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Regional Council Hits The Road With Climate Action

Waikato Regional Council yesterday unanimously approved its Climate Action Roadmap to guide internal activities, budget planning and opportunities to work with iwi partners and key stakeholders for a climate-resilient Waikato.

The roadmap provides nine evidence-based pathways the council will take to respond to the impact of council actions on the climate and the implications of a changing climate on council activities.

Climate Action Committee chair Jennifer Nickel says the roadmap will be used to guide the council’s preparation for the 2021-2031 Long Term Plan.

“It also helps to build a common understanding of the issues and outline opportunities for action with territorial authorities, iwi partners and other stakeholders. We’ll be going out to stakeholders to invite feedback on the roadmap and identify areas of potential collaboration.”

The pathways focus on areas that represent the biggest challenges and opportunities.

  1. Coastal resilience pathway – to work across the region to reduce the risk of climate-exacerbated natural hazards on the coastal environment and communities and manage the impacts of sea level rise.
  2. Agriculture and soils pathway – to work with the agricultural sector to develop integrated approaches to reduce emissions, increase biodiversity and improve water quality.
  3. Water is life pathway – to ensure freshwater allocations reflect both changing land use and climate change signals.
  4. Habitat restoration and planting pathway – to proactively identify land and coastal areas, including wetlands and intertidal zones, for protection and restoration to deliver climate-related benefits, provide the best return for freshwater quality, and support community resilience and safety.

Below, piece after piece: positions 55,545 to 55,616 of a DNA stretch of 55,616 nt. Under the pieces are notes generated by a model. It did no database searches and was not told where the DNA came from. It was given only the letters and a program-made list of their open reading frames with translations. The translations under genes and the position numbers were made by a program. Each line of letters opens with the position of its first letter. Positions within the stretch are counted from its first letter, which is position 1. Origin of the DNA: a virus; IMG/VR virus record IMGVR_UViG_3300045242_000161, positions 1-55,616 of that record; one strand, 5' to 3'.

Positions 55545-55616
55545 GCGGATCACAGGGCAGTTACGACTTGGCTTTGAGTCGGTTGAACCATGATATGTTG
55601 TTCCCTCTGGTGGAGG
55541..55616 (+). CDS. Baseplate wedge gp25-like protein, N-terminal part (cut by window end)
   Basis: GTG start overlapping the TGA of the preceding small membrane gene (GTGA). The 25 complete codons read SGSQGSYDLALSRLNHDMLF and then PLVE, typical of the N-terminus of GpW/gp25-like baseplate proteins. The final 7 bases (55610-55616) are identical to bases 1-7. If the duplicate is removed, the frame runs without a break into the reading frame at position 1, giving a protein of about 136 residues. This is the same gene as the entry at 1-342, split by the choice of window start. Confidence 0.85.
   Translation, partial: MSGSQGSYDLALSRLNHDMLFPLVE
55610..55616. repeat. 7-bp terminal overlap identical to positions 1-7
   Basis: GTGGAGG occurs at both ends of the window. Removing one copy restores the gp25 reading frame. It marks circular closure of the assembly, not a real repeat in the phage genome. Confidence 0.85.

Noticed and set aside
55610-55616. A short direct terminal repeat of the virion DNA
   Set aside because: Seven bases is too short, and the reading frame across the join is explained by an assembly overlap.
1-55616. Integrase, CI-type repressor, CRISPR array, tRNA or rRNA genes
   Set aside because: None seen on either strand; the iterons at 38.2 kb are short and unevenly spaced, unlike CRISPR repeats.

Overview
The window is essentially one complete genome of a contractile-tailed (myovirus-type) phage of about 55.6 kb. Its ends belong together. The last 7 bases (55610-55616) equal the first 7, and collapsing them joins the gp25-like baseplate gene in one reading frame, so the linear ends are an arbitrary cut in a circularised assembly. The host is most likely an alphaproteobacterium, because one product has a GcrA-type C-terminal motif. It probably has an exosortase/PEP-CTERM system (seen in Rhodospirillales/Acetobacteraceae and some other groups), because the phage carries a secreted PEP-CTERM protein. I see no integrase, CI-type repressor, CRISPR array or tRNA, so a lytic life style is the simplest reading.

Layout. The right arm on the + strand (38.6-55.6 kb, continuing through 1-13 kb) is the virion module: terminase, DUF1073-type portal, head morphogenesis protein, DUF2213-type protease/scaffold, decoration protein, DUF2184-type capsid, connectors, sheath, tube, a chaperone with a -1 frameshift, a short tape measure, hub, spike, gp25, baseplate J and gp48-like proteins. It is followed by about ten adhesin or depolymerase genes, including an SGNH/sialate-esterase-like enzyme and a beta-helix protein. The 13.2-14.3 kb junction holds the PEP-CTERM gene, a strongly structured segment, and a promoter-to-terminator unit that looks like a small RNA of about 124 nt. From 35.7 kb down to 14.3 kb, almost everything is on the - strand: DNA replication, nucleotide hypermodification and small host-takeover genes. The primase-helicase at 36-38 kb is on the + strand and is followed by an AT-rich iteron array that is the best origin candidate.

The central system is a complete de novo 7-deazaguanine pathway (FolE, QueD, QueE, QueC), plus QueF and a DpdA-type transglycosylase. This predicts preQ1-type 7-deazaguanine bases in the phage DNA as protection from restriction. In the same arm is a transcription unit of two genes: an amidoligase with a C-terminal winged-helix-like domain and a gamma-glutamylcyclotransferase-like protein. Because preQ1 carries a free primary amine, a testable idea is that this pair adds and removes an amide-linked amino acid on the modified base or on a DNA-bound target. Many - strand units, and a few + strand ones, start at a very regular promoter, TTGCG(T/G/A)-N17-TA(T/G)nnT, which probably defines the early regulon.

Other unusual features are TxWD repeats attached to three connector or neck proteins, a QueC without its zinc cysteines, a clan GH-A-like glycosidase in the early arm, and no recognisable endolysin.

5. Future of transport pathway – to reduce the exposure of the sector to the increasing costs of carbon emissions and enable the transition to low carbon transport fuels in a changing climate.
  6. Sustainable investment pathway – to support WRC investments that are underpinned by sustainability principles and which reduce investment risk from climate change.
  7. Biodiversity and biosecurity pathway – to recognise the risks of climate change for biodiversity, apply strategies to improve biodiversity, reduce pest incursion and expansion and support interregional and central government commitment.
  8. Drainage and flood protection pathway – to determine the extent to which current infrastructure and flood protection schemes are fit for purpose and respond accordingly.
  9. Energy pathway – to facilitate access, development and use of renewable energy sources within the region.
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“All pathways are science evidence based and incorporate mātauranga Māori. Some pathways will need to be progressed immediately, and some will take longer than others,” said Cr Nickel.

“The roadmap is not a detailed itinerary but just information to start a conversation about where we want to go as a region to arrive at a more climate-resilient economy.

“We recently held a council workshop on this topic and worked through things together, which I was really proud of, to get to a place of unanimous support today.”

Chair Russ Rimmington said the council acknowledged the enormous contribution of the primary production sectors to the Waikato and New Zealand, and the challenges they face in meeting targets set by the Zero Carbon Act.

“We know farmers and growers are doing an enormous amount of work to change traditional farm management systems and work with a changing climate. Listening and working with those who know the regional landscape best is essential to tackling the issues we face.”

In recognition of this, the council agreed to appoint an additional member, Councillor Andrew MacPherson who works in agribusiness, to the Climate Action Committee to boost science and farming perspectives.

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